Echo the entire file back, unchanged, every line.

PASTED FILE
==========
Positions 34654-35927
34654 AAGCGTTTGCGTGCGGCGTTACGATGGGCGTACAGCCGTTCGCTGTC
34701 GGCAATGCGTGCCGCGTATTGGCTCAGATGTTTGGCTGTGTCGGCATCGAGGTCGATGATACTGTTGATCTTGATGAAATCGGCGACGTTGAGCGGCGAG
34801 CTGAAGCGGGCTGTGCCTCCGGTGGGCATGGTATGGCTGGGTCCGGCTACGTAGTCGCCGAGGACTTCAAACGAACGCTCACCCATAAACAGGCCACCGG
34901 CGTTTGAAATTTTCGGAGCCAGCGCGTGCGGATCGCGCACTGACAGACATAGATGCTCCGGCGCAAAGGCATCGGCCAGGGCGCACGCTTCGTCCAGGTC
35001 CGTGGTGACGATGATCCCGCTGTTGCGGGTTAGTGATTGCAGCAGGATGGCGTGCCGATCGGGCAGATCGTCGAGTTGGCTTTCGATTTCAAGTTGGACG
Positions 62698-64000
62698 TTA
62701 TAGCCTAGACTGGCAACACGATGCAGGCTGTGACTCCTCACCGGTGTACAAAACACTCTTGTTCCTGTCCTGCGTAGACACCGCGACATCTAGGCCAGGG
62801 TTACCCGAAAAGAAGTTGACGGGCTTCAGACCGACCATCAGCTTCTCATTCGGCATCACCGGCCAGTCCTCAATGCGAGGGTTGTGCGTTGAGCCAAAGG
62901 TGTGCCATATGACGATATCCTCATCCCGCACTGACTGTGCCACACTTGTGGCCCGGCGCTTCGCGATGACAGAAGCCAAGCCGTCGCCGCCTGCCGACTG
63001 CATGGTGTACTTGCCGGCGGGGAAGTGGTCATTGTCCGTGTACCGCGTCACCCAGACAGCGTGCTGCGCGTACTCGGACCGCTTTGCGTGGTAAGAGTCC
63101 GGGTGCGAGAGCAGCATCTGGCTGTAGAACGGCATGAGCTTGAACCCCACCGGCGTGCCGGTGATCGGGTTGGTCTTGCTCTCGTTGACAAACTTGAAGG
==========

Positions 34654-35927
34654 AAGCGTTTGCGTGCGGCGTTACGATGGGCGTACAGCCGTTCGCTGTC
34701 GGCAATGCGTGCCGCGTATTGGCTCAGATGTTTGGCTGTGTCGGCATCGAGGTCGATGATACTGTTGATCTTGATGAAATCGGCGACGTTGAGCGGCGAG
34801 CTGAAGCGGGCTGTGCCTCCGGTGGGCATGGTATGGCTGGGTCCGGCTACGTAGTCGCCGAGGACTTCAAACGAACGCTCACCCATAAACAGGCCACCGG
34901 CGTTTGAAATTTTCGGAGCCAGCGCGTGCGGATCGCGCACTGACAGACATAGATGCTCCGGCGCAAAGGCATCGGCCAGGGCGCACGCTTCGTCCAGGTC
35001 CGTGGTGACGATGATCCCGCTGTTGCGGGTTAGTGATTGCAGCAGGATGGCGTGCCGATCGGGCAGATCGTCGAGTTGGCTTTCGATTTCAAGTTGGACG
Positions 62698-64000
62698 TTA
62701 TAGCCTAGACTGGCAACACGATGCAGGCTGTGACTCCTCACCGGTGTACAAAACACTCTTGTTCCTGTCCTGCGTAGACACCGCGACATCTAGGCCAGGG
62801 TTACCCGAAAAGAAGTTGACGGGCTTCAGACCGACCATCAGCTTCTCATTCGGCATCACCGGCCAGTCCTCAATGCGAGGGTTGTGCGTTGAGCCAAAGG
62901 TGTGCCATATGACGATATCCTCATCCCGCACTGACTGTGCCACACTTGTGGCCCGGCGCTTCGCGATGACAGAAGCCAAGCCGTCGCCGCCTGCCGACTG
63001 CATGGTGTACTTGCCGGCGGGGAAGTGGTCATTGTCCGTGTACCGCGTCACCCAGACAGCGTGCTGCGCGTACTCGGACCGCTTTGCGTGGTAAGAGTCC
63101 GGGTGCGAGAGCAGCATCTGGCTGTAGAACGGCATGAGCTTGAACCCCACCGGCGTGCCGGTGATCGGGTTGGTCTTGCTCTCGTTGACAAACTTGAAGG